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Has any one had any luck with getting good performance out of the built in c# chart running in real time?

I have made a chart with 3 charting areas and 9 series which are all the fast line type. I update in real time points to the series and shift the graphs over once 7 seconds of data has been graphed. All this works fine, however the rate that my graphs update is horribly slow. Sometimes it can take almost a second for the data being fed in to be shown in the graph (and many times i wonder if it is accurately updating my graph with my data since it is so slow and the data changes can be so fast).

I have tried using mychart.Series.SuspendUpdates(), Series.ResumeUpdates(), and Series.Invalidate() as i saw on different posting with no noticeable results.

If anyone could share some insight about ways to optimize I would be truly gracious.( and cutting the number data points is not a valid optimization )

Thanks in advance OCV

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Just as any perf question goes, do you know which method is the costliest? Have you tried a profiler? –  GregC Apr 16 '11 at 0:15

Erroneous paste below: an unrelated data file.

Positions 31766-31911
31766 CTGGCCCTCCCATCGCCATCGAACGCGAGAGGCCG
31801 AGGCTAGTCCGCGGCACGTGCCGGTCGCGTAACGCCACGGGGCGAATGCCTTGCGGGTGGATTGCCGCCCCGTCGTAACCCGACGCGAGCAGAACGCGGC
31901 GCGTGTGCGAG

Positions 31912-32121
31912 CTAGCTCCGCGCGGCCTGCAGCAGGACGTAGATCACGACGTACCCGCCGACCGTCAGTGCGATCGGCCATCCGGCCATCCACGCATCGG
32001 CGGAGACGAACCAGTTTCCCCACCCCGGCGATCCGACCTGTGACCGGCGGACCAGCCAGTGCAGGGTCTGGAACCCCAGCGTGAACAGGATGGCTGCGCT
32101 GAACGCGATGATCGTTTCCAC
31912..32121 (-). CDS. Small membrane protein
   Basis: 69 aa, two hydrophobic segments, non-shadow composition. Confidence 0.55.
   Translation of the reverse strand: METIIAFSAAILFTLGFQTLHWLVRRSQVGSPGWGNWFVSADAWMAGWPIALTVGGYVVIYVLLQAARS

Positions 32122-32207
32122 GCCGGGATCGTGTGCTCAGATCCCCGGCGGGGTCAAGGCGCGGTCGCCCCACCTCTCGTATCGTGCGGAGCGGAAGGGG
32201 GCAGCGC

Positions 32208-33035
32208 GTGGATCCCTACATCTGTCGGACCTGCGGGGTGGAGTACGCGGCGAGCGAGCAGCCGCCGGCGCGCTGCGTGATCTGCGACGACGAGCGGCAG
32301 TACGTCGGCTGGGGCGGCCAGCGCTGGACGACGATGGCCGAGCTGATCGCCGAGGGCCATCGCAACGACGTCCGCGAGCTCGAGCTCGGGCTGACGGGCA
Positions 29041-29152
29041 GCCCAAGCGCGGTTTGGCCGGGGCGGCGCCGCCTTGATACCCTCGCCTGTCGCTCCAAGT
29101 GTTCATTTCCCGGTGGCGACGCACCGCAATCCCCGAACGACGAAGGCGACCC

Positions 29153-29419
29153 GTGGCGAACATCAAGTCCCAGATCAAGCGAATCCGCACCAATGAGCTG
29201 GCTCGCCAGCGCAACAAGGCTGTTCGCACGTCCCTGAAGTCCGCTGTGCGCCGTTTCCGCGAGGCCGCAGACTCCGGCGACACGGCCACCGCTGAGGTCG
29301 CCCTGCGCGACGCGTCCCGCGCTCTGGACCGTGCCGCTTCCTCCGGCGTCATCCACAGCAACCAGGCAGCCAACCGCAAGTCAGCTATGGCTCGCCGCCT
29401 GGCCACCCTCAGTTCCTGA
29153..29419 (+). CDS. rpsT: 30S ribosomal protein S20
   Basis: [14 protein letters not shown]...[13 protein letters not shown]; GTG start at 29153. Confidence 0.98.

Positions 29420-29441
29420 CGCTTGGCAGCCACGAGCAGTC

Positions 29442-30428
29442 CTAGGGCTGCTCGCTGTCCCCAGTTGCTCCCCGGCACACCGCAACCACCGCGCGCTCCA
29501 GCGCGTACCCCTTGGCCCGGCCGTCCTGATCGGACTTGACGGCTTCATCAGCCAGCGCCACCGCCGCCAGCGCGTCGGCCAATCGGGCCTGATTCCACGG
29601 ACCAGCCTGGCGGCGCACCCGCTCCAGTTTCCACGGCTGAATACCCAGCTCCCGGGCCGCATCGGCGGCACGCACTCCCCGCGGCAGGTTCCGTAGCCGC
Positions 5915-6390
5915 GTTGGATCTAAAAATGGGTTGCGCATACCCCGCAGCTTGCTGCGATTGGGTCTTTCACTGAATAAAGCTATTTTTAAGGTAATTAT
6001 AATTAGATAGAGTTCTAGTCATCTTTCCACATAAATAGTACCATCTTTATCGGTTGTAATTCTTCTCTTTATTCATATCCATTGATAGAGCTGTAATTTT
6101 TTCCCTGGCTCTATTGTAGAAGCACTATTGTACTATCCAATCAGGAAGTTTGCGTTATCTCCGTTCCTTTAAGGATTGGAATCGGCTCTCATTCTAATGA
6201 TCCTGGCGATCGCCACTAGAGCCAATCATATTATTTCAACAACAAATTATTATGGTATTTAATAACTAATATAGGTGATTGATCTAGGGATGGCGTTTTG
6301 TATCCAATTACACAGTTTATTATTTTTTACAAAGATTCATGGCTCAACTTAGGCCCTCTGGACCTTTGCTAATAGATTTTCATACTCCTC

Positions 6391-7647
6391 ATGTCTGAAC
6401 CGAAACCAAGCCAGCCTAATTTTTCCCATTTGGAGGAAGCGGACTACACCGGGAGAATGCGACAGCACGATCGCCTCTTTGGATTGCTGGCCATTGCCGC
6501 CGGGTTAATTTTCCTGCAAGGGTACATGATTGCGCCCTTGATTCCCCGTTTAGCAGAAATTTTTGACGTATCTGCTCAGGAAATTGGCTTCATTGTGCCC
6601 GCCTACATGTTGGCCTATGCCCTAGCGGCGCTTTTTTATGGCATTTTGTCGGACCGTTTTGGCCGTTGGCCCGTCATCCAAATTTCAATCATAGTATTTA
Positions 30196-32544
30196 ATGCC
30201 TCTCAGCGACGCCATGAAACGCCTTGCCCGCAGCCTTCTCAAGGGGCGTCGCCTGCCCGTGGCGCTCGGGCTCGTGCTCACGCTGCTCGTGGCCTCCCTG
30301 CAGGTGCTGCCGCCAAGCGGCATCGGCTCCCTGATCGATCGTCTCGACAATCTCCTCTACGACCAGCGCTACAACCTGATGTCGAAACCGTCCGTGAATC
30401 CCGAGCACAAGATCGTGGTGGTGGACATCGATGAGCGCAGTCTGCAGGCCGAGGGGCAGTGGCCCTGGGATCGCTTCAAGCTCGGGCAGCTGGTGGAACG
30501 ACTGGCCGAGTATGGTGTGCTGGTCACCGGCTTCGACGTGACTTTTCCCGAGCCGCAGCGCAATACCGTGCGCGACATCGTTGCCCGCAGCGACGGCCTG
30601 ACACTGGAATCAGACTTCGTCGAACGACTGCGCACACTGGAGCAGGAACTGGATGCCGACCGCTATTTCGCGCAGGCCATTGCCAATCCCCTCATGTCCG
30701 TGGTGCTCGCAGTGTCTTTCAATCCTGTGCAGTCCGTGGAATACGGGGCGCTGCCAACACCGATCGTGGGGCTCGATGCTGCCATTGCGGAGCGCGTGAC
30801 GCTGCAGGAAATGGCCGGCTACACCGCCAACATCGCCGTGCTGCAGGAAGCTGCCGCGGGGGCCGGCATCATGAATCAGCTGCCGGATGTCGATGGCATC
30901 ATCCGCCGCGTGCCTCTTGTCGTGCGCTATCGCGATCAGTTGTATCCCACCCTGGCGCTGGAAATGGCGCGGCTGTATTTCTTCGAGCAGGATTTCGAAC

Is this all going on in one thread, or do you have a data handler and a drawing thread? –  ssube Apr 16 '11 at 3:13
    
I was planning on writing a profiler and testing where the bottlenecks are if i get any complaints on the performance of the graph from customers. I am pretty sure most my time is being spent during the draw calls, I have had the data portion of the code working in a program using 3d graphics to represent the data and i get frame rates of 200fps+ so i know that the data is getting calculated and coming in at a reasonable rate. –  ocross Apr 18 '11 at 21:07
    
As for threading it is all taking place on one thread however i was contemplating adding a thread. Id like to know if this would add a good deal of perf first. –  ocross Apr 18 '11 at 21:15

1 Answer 1

up vote 0 down vote accepted

If external libraries is an option, ZedGraph worked great for me when displaying data at 10ms intervals (up to 8 series).

If you really must use the built-in C#, I think you might prevent blocking by separating drawing a data into separate threads.

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